Look both ways before crossing the road.
We are all going to be killed.
Not good. Motherhood is like a supercharge to the imagination. All of a sudden a simple climb up the stairs can turn into a possible life or death situation when you can see the worst possible outcome of every situation. It might just be a flash in the back of your mind. A quick glimpse into an alternate universe where a walk down the street ends in an emergency room visit, but there’s a constant nagging that your child is incredibly non-permanent. And the worries are only going to grow. Riding a bike, learning to drive, travelling overseas…. holy shit, I can’t cope…
THE RISE OF CHATTY CATHY
Very busy, keep walking, nothing to see here
Oh hi! How old’s your little one? Oh he’s adorable! Let’s be best friends!!
Permanent. Your busy/disinterested facade has been burnt to the ground and in its ashes has arisen the phoenix known as CHATTY CATHY. Based on all the middle aged women I’ve ever known, the need to chat is here to stay. Suddenly everyone is a possible friend and playmate. You feel desperate to share your stories – with an ADULT – and find out if everyone else is faring the same (hello blog!). This is also the reason you will fall in love with your mothers group (if you get a good one. Make sure you get a good one). Chatting to other women in the exact same situation will feel like a stiff drink of scotch in the middle of a bad day. They’ll make your head stop spinning, so go forth and chat. It’s good for the soul.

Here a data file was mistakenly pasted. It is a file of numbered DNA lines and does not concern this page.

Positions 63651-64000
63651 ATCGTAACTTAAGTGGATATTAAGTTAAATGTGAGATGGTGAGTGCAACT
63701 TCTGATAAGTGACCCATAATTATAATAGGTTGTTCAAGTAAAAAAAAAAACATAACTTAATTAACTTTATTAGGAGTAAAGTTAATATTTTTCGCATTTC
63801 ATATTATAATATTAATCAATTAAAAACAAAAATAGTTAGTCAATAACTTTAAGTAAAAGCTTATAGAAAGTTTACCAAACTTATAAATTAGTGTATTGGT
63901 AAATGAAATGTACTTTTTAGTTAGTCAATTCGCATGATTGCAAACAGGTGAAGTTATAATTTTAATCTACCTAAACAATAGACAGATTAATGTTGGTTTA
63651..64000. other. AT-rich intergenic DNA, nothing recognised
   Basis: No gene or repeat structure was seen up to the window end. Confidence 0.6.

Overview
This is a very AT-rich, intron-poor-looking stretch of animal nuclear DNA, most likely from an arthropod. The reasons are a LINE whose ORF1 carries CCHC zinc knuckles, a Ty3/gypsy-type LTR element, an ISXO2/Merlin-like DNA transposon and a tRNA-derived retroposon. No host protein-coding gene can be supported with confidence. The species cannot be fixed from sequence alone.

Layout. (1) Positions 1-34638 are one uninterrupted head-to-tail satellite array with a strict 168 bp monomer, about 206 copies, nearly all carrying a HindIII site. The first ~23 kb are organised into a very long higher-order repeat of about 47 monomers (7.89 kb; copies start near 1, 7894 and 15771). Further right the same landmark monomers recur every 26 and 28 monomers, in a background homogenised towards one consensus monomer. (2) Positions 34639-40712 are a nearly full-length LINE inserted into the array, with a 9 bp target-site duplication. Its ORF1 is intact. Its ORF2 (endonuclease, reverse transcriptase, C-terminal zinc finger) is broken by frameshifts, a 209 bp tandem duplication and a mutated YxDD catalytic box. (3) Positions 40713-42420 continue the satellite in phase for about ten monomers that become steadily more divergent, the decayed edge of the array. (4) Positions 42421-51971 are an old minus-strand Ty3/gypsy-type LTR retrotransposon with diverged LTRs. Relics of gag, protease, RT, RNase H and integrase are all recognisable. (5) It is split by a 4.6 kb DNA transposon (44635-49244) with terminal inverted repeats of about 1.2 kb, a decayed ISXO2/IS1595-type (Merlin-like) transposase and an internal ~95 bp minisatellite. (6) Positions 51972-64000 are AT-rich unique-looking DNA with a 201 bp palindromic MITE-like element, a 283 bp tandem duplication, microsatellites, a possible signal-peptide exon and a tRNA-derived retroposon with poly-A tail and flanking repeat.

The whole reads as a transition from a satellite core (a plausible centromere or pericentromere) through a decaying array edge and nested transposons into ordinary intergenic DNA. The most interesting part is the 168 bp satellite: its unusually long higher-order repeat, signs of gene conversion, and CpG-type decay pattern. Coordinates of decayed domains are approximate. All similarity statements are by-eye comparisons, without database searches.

MY CHILD’S NOT THE BEST
There’s only one perfect child in the world and every mother has it. I can’t wait for that wonderful mother-love to wash over me. Cue soft music, loving gazes and chubby, soft baby cheeks and dimples….
But what’s that weird rash? Does she have a monobrow? Oh god, people are coming over today and he’s scratched half his face off. Why does my baby look like a small Adolf Hitler? I’m going to need to put a cap over that bald patch. WHY ARE THERE CHUNKS OF SKIN COMING OFF HIS SCALP!?
Permanent. And completely normal. You’ll still think your tiny Adolf is adorable and love him with every fibre of your being and you’ll start gazing wistfully at old men and their comb-overs who look EXACTLY like your three week old baby. But all the love in the world can’t block out the infant mullet or the baby acne. Do they make Proactiv for newborns?
It doesn’t mean you don’t love your child more than any other human being on the planet. It just means you have eyes in your head and you can see that the weeping rash all up your baby’s face is not cute and you should probably see a doctor about that. God help anyone else who points it out though…..
Please note: While this is all a bit tongue in cheek – if you ever feel like your general ‘new mum crazy’ is getting out of hand and you’re not enjoying any part of it, you should have a chat with your GP and see if maybe you’re struggling a bit more than you need to. You can also check out PANDA.
It’s all a bit hard at the beginning and lots of people need some extra help to make their way through it. Always take care of yourself. Lauren xxx
What other things took you by surprise when you first brought your baby home? If you’re expecting your first baby, are you prepared for any of this?